Posted: Friday, 20 November 2015 @ 08:55
Whilst the new simplified LPA process is a significant improvement on the previous regime, it is worth noting that LPAs remain subject to the risk of
fraud and abuse.
Indeed if someone is motivated enough they can do a great deal of financial damage to the people they are ostensibly in charge of and it requires one heck of lot of motivation and guile to expose them.
The new Lasting Power of Attorney (LPA) process, provided
by the Office of the Public Guardian (OPG) in July,
is intended to increase take-up of LPAs,
which is low, with only around 15% of people aged over 75 having one.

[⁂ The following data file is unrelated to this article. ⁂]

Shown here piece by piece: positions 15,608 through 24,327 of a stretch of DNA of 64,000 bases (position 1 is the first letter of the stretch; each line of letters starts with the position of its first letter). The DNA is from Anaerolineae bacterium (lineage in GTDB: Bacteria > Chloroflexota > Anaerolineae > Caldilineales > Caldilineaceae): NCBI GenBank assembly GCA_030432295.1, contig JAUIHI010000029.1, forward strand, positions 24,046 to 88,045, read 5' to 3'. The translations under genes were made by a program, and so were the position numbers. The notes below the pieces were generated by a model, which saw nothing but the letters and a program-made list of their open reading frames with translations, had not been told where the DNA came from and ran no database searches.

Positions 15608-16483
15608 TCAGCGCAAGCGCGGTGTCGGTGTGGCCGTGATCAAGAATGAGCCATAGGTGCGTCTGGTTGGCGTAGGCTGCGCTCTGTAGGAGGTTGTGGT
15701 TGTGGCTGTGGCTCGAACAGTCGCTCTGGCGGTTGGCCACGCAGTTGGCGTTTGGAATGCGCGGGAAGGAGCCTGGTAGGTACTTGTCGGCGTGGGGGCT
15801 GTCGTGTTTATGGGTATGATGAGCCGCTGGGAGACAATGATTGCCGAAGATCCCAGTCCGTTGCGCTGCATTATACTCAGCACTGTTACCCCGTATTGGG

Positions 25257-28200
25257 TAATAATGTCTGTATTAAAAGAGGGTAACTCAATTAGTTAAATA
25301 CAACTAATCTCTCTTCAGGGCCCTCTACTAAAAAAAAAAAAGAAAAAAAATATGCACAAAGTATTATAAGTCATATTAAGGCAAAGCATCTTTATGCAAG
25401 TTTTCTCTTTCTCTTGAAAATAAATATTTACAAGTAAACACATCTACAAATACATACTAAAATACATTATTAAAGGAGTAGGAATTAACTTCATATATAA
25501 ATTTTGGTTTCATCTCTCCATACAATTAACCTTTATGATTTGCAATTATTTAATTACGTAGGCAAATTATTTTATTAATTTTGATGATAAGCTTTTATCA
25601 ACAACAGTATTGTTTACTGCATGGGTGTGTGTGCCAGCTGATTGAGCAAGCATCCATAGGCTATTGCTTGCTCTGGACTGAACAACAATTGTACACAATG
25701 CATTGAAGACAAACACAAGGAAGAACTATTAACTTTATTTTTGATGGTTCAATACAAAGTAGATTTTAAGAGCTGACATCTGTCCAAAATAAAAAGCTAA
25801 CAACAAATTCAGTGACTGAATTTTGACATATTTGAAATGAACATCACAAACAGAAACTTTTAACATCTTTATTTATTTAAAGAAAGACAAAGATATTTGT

With more take up, there will be more abuse.
LPAs are a great tool to those that of lost of capacity.
However, put in the wrong hands, LPAs can enable someone to perpetuate fraud; The most dangerous people are those that understand the nature of the power, and are initially careful with how they distribute the money. In my experience, the problems with people who abuse LPAs is they tend to get complacent and their wrong doing will be exposed.
Options for those who have been wronged include complaining to the Office of Public Guardian(they are good but lack resources to target wrongdoing) and launching a targeted legal action which forces the opponent to disclose relevant documents. Sorry, the police will not be interested; However, once you obtain the documentary evidence of those rather questionable financial transactions, the damage will be done and then we can start to undo the damage.